February 22, 2008

ABC "Fact Checks" by Quoting Same Unamed Source as Obama

Wow, ABC's Jake Tapper "Fact Checks" Obama's story about a "Captain" of a "Marine rifle platoon" who's "platoon" was "split up" with many of them going to the bad war (Iraq) and the others going to the good war (Afghanistan) and that were so ill prepared and under equipped that that they had to scrounge Taliban weapons to fight with.

ABC's verdict?

I find that Obama's anecdote checks out.
How does ABC vindicate Barrack Obama's anecdote used to draw attention to how the bad war is stealing resources from the good war?

Tapper called the "Captain" and asked him to verify his own story.

How, exactly, is it "verifying" anything by simply asking the same source if his story is true? This isn't the testimony of one source verifying the testimony of another source. This is two people reporting the testimony of a single source!

No one is accusing Obama of making the story up. We are accusing the "Captain" of making stuff up---or, at the very least, using selective pieces of information in order to lend credence to the bad war/good war theory. Obama then uses an untrue story to further the narrative which he hopes will get him elected.

This is like The New York Times "verifying" Scott Thomas Beauchamp's story in The New Republic by calling Beauchamp up and asking him to retell the story!

Great job Tapper, didn't they teach you what 'fact checking' meant in journalism school? You checked no facts. What you're doing is stating your opinion, not 'fact checking':

He told me his story, which I found quite credible
Finding a story to be credible is not the same thing as 'fact checking'.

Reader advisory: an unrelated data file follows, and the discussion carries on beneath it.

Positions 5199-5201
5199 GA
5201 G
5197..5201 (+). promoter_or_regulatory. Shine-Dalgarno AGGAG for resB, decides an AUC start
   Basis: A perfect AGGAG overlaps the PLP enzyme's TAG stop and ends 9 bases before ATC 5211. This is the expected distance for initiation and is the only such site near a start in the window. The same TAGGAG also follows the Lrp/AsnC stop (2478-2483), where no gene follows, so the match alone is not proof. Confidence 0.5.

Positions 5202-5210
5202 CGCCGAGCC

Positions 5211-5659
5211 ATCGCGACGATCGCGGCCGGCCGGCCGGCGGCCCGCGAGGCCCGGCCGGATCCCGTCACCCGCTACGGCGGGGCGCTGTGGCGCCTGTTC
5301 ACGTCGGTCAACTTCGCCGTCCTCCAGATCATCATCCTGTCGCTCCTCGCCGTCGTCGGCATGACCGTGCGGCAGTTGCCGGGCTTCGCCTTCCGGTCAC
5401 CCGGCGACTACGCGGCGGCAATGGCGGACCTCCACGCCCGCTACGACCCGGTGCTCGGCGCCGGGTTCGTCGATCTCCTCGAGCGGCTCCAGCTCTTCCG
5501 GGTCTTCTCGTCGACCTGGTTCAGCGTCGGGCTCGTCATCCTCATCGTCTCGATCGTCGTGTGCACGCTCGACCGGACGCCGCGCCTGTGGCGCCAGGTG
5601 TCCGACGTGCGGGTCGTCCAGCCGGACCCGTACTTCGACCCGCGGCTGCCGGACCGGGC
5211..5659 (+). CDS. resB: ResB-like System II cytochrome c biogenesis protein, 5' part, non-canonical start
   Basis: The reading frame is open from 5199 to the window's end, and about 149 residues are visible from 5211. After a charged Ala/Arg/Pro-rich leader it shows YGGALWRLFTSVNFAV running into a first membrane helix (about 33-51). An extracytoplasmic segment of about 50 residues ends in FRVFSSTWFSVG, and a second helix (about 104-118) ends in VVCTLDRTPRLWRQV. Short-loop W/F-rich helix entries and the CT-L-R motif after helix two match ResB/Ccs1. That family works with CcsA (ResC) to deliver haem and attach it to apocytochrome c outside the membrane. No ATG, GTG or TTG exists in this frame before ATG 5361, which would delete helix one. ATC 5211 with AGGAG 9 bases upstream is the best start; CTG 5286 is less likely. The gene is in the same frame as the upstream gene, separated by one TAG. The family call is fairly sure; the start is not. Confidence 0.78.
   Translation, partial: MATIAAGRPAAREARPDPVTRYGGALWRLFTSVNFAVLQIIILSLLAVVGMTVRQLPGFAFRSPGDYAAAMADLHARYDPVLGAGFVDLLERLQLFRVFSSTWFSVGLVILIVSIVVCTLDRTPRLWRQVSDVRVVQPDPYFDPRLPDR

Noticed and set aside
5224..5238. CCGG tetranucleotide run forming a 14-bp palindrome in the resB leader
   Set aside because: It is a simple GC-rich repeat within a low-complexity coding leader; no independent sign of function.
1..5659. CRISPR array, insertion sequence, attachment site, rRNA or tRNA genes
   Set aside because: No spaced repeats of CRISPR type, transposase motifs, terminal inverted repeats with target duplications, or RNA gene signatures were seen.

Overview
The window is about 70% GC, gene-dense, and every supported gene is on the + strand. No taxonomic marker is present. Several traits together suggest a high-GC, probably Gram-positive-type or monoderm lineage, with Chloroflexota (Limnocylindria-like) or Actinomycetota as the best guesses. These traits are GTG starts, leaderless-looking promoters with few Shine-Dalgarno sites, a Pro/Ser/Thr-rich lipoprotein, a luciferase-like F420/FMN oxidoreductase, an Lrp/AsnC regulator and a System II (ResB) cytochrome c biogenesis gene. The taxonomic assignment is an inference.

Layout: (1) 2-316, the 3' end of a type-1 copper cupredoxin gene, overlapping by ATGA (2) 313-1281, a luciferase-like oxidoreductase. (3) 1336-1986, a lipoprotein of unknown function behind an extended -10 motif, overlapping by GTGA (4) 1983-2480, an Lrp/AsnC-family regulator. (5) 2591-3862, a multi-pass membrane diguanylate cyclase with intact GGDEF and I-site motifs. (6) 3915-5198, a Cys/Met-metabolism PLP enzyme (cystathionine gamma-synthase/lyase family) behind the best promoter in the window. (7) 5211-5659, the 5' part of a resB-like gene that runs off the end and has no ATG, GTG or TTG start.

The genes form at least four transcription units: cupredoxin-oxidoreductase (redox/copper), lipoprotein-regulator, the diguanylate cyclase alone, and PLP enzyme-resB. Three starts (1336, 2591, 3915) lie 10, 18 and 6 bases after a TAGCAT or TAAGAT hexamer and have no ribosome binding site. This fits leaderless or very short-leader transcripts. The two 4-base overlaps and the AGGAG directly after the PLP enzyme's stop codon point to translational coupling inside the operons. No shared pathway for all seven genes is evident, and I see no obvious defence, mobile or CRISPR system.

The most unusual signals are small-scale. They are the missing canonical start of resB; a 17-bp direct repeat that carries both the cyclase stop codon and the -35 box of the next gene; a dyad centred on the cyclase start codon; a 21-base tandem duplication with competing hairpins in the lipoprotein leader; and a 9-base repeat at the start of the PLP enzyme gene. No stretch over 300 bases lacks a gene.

When someone tells me a story in which they relate how al Qaeda in Iraq has beheaded yet another victim, I tend to believe those stories. It meshes with what I already know about al Qaeda. It's believable. But a story being believable doesn't make it true.

Could it be that Tapper finds this story believable--ontological reality in his mind since he's unable to differentiate between his opinion and fact--because it meshes with his own predisposition to believe in the good war/bad war distinction?

Even worse, what does this line say about Tapper's beliefs?

though for obvious reasons he asked that I not mention his name or certain identifying information.
Obvious reasons? No, not so obvious to me. Unless you believe, like many on the left, that there will be serious consequences for officers criticizing the military supply chain (a criticism, by the way, which can be found in military report after report after report). But I'm guessing the first commenter to Tapper's article has hit close to home:
Obvious reasons? What, fear of death squads?

Or maybe fear of verification, or fear of others in his unit calling him on his fictions and embellishments?

Ouch, that's gonna leave a mark.

The only thing clarified in ABC's 'vindication' of Obama's story is that the Captain was actually a Lieutenant at the time, thus explaining why he would be over a platoon.

Tapper can't help but finish this odd piece of 'fact checking' by taking a swipe at bloggers:

I might suggest those on the blogosphere upset about this story would be better suited directing their ire at those responsible for this problem, which is certainly not new. That is, if they actually care about the men and women bravely serving our country at home and abroad.